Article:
Discharged in 1946 Claude quickly married, had three children, built a new home for his new family, and embarked on what would become a long and outstanding career as a residential architect. Beginning his career with Royal Barry Wills Claude quickly parlayed his experience into his own design firm where he could delve into the work he loved above all else, creative design. His career was marked by many award winning projects, his sense of design one step ahead and sophisticated by his spatial genius.

Claude married Sarah Brown in 1989 and they lived happily together in their lovely home in Rochester that they designed and built together. In that home, surrounded by the beauty of his own design, Claude spent his last days.

Claude is survived by his wife Sarah Miquelle, daughter Debra Prudden and husband Peter Prudden (’66) of Andover MA., son Dale Miquelle (’72) and wife Marina Miquelle of Tierney Russia, son Dana Miquelle (’69) of Bozeman, MT, step-daughter Sandy Panek and husband Jeff Panek of Wickford, RI, step-son Chris Brown of Goshen, NY, twelve grandchildren and six great grandchildren.

Sterling J. Wiedemann ’10

Sterling Wiedemann ObituarySterling Joseph Wiedemann was born on April 22, 1991 in Dallas Texas. He died on July 27, 2016 in Dallas.

Sterling was the third born son of Harden and Cynthia Wiedemann and the youngest brother of Hardy and Neth Wiedemann and the grandson of Frederic and Dr. Flo Wiedemann and Jean Robinson Gulley. He was the nephew of adoring aunts, uncles and cousins to many

Sterling (known as Sterl) attended Meadowbrook pre-school, Highland Park Presbyterian Day School grades K-4 , Parish Episcopal 5-8, Booker T. Washington High School for the Performing Arts 9,10, 12 grades and his junior year at boarding school Williston Northampton in Massachusetts. Sterl attended Texas Tech University for his Freshman Year and transferred to the University of San Francisco where he was a second semester Senior at the time of his death.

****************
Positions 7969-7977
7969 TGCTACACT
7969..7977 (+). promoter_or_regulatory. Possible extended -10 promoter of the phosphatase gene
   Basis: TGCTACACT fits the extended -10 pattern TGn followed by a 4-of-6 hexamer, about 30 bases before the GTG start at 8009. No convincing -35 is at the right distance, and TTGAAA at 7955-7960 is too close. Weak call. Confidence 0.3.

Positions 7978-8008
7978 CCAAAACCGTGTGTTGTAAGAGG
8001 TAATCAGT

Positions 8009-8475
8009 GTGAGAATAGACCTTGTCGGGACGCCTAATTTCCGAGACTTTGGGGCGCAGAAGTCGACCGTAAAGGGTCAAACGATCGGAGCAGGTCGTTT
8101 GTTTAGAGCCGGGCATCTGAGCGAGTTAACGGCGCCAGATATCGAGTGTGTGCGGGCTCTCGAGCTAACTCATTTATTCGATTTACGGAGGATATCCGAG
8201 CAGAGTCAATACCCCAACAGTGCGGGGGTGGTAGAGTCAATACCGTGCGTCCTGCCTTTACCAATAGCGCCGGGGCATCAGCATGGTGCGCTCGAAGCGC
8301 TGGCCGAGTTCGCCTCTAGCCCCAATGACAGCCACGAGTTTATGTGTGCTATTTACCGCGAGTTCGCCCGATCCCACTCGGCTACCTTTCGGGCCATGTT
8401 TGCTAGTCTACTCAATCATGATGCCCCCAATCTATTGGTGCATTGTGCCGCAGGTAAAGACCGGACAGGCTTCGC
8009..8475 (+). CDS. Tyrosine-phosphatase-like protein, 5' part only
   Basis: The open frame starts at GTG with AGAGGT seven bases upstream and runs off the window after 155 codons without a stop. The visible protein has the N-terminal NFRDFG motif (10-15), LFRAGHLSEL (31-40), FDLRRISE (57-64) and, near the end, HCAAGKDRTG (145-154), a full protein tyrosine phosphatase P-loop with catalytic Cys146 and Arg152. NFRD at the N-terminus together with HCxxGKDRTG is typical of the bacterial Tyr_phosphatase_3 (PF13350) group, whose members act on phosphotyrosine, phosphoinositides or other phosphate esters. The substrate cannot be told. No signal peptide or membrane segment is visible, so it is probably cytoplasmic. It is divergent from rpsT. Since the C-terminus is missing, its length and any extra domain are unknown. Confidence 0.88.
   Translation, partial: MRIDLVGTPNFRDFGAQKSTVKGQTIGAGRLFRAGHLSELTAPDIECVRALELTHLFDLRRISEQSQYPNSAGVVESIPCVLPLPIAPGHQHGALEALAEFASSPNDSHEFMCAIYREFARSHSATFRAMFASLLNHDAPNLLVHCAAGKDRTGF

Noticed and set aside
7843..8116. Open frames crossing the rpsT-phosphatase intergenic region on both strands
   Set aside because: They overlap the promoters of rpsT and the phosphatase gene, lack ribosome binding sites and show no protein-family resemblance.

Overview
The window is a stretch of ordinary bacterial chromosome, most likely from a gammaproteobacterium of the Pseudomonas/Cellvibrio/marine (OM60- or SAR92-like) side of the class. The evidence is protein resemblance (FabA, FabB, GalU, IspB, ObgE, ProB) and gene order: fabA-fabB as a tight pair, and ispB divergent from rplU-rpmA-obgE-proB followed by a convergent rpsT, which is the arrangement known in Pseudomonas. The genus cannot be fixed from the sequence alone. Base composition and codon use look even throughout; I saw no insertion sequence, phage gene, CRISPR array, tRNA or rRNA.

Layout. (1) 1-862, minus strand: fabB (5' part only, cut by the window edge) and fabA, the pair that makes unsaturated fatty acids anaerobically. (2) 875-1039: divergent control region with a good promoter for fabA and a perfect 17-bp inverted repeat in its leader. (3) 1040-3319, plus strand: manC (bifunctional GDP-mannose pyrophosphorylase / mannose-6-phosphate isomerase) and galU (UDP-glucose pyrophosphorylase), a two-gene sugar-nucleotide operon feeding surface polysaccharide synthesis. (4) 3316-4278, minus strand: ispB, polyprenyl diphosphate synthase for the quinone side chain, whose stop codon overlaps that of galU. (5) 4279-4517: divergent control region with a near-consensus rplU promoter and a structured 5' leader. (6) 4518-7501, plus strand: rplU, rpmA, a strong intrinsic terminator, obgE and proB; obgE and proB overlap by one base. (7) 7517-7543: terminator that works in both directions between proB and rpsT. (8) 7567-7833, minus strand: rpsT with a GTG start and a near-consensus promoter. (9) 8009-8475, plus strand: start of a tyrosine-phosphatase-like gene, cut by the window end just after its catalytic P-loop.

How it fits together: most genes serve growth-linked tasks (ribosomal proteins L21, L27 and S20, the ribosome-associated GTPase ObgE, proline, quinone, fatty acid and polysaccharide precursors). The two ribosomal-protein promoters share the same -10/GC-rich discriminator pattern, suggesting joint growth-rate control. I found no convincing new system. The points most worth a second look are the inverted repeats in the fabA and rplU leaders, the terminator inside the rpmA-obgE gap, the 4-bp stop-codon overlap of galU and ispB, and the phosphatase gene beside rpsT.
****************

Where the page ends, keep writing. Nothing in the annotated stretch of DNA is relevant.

Sterling, at 25 years old, gave new dimensions to the word eclectic. His interests and passions were far ranging and multitudinous. They spanned the latest Japanese electronica music to neuropharmacology and everything in between. He was a champion of social justice and believed strongly reforming the criminal justice and prison systems. Sterling was a lover, too. He felt deeply and while struggling with depression and addiction, he was capable of being truly joyful over the smallest things – a day in the park, a Miyazawa movie, voraciously reading and learning about a new interest, spending time with family and friends. Since he was a very small boy Sterling was cut from a different bolt of cloth and it showed through in some delightful and unexpected ways. He loved words and was an exceptional writer. He avidly listened to and composed music producing pieces on the piano like “ice caves.” He had an impressive list of aliases including “King Lalula.”

Everyone agreed from an early age on he was wise way beyond his years and if you were lucky, you would catch him in a moment where he would open a window and let you see. It was staggering. People attributed it to his being smart or highly intelligent, but really, it was a deep love and ancient wisdom.

Daniel T. Griffin III, ’62

griffin On July 31, 2016, Daniel Thomas Griffin III died peacefully and of natural causes. He was born on October 26, 1943, the son of Daniel T. and Eileen Griffin of Holyoke. He was raised on Morgan Street and went to St. Jerome School. At Williston Academy in Easthampton, MA, he played football, hockey and lacrosse. After graduating, he attended Boston University and played hockey and then transferred to American International College. After college, he joined the U.S. Army and served two tours of duty in Vietnam, attaining the rank of Sergeant. He worked in the family business, Central Package Store on Dwight St. in Holyoke and then at Commercial Distributing in Westfield, MA. He married Margaret Ballard and lived in South Hadley. For many years, he owned and operated Pink Swan Antiques on Cherry St. in Holyoke. After recovering from a serious illness in 2004, he moved to Cape Cod; and then in 2010 to Jay, OK to be close to his daughter and grandchildren. He was predeceased by his sister, Mary Maginnis. He is survived by his daughter, Lee Griffin of Aston, OK; grandchildren Ellen, Ethan, and Elise; his former wife Margaret; his brother Robert, and his nephew and niece, Frank and Eileen Maginnis.

Edward Spence Wilcox ’62